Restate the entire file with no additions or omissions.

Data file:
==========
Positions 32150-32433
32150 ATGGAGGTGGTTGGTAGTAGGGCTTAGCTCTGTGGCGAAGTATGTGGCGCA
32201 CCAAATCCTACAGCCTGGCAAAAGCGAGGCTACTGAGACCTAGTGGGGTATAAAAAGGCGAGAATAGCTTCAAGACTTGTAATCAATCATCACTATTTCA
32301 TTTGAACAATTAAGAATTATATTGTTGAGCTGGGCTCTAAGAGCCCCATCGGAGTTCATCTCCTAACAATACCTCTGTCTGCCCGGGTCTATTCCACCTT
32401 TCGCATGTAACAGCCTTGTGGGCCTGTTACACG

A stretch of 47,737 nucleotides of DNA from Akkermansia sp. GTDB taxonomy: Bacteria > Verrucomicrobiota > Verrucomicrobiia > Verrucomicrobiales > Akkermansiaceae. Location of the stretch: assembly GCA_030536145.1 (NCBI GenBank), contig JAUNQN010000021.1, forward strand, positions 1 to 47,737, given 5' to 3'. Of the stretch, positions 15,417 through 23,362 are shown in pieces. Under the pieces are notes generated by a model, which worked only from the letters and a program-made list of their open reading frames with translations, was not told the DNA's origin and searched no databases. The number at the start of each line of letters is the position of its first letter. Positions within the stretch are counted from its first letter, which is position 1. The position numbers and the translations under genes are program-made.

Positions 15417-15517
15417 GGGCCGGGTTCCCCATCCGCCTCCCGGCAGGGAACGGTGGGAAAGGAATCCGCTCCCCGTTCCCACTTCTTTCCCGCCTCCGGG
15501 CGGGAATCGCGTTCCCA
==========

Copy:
Positions 32150-32433
32150 ATGGAGGTGGTTGGTAGTAGGGCTTAGCTCTGTGGCGAAGTATGTGGCGCA
32201 CCAAATCCTACAGCCTGGCAAAAGCGAGGCTACTGAGACCTAGTGGGGTATAAAAAGGCGAGAATAGCTTCAAGACTTGTAATCAATCATCACTATTTCA
32301 TTTGAACAATTAAGAATTATATTGTTGAGCTGGGCTCTAAGAGCCCCATCGGAGTTCATCTCCTAACAATACCTCTGTCTGCCCGGGTCTATTCCACCTT
32401 TCGCATGTAACAGCCTTGTGGGCCTGTTACACG

A stretch of 47,737 nucleotides of DNA from Akkermansia sp. GTDB taxonomy: Bacteria > Verrucomicrobiota > Verrucomicrobiia > Verrucomicrobiales > Akkermansiaceae. Location of the stretch: assembly GCA_030536145.1 (NCBI GenBank), contig JAUNQN010000021.1, forward strand, positions 1 to 47,737, given 5' to 3'. Of the stretch, positions 15,417 through 23,362 are shown in pieces. Under the pieces are notes generated by a model, which worked only from the letters and a program-made list of their open reading frames with translations, was not told the DNA's origin and searched no databases. The number at the start of each line of letters is the position of its first letter. Positions within the stretch are counted from its first letter, which is position 1. The position numbers and the translations under genes are program-made.

Positions 15417-15517
15417 GGGCCGGGTTCCCCATCCGCCTCCCGGCAGGGAACGGTGGGAAAGGAATCCGCTCCCCGTTCCCACTTCTTTCCCGCCTCCGGG
15501 CGGGAATCGCGTTCCCA